“Then it was difficult to make Honda build a four-stroke to different standards. When the factory thinks of four-strokes, they think of XRs; big, no-maintenance playbikes. We had to convince them to build a four-stroke to two-stroke standards. It had to be light, powerful and more highly-stressed. It had to be a race bike.” So the CRF project was finally underway in 1998. There were no false starts or discarded prototypes, as was speculated. The bike you see now is the only one that ever existed in Honda?s R&D department. It has been the longest awaited bike in dirt bike history. Now that it?s finally here, it signals the beginning of the counter-revolution. Every other Japanese company will eventually have a line of four-stroke MX bikes. Yamaha will finally have to share the spotlight.

The 2002 CRF450R is exactly what it should be; a full-race four-stroke. The engine is nothing like any Honda before it. It?s a single overhead cam, four-valve powerplant with the cam located directly over the two titanium intake valves. A rocker arm operates the two exhaust valves. Honda says this setup is lighter than a double overhead cam setup and still allows them to place the spark plug where it needs to be?dead center. Like Yamaha, KTM and Suzuki, the CRF sucks through a Keihin FCR carb, only it?s 40mm instead of 39.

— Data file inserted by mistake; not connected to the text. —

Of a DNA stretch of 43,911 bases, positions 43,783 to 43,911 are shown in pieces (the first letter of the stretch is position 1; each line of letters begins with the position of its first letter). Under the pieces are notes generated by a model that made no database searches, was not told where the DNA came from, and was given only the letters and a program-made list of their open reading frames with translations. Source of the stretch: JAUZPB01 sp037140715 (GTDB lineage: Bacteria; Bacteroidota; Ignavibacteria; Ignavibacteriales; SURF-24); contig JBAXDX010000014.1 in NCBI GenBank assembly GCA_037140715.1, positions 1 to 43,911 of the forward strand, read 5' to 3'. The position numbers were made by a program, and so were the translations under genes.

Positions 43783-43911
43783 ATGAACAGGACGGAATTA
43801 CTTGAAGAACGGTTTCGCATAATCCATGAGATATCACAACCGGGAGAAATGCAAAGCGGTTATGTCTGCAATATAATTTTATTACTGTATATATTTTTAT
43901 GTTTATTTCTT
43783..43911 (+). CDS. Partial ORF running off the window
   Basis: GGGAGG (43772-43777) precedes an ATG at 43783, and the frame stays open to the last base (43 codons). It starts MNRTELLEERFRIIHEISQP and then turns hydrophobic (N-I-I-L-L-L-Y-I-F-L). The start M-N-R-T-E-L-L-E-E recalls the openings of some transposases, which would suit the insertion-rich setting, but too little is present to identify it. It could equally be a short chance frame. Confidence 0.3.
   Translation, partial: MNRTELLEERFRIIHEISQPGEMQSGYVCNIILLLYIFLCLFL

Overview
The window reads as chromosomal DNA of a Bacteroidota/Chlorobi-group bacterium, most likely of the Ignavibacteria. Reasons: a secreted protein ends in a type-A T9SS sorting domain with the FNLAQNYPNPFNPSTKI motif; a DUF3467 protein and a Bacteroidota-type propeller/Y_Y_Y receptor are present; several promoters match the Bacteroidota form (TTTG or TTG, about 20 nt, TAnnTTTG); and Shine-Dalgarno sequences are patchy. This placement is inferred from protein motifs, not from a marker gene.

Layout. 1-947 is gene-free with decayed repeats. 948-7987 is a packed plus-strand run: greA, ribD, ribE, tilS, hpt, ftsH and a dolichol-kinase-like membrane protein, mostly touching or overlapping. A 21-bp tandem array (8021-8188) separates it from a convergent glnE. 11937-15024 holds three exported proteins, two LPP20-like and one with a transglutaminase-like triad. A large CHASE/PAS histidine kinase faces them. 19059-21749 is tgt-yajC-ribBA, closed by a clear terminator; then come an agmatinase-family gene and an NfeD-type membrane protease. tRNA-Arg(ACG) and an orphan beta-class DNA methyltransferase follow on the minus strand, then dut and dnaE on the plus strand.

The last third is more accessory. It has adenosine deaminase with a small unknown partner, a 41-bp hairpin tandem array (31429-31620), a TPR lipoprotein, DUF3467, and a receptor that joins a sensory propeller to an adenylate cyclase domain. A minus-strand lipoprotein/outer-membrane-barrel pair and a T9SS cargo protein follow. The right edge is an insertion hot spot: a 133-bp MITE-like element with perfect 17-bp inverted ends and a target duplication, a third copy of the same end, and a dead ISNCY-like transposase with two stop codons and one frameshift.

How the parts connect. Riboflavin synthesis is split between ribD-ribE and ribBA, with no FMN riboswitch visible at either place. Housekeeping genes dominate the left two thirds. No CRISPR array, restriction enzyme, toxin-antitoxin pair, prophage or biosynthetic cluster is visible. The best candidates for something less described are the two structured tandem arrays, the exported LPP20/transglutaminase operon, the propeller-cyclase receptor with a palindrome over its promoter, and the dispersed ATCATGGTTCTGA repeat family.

The clutch is straight out of a CR250 two-stroke and it has its own oil bath. The engine oil has its own compartment so it can use oils with molybdenum (good for pistons & valves, bad for clutches). The piston has almost no skirt; even less than a YZ426F?s. Honda engineers say that it has no tendency to rock in the cylinder because the crank is offset 8mm to the rear of the bore?s centerline. For more insight into the engine see “The Heart of the Beast,” in this issue.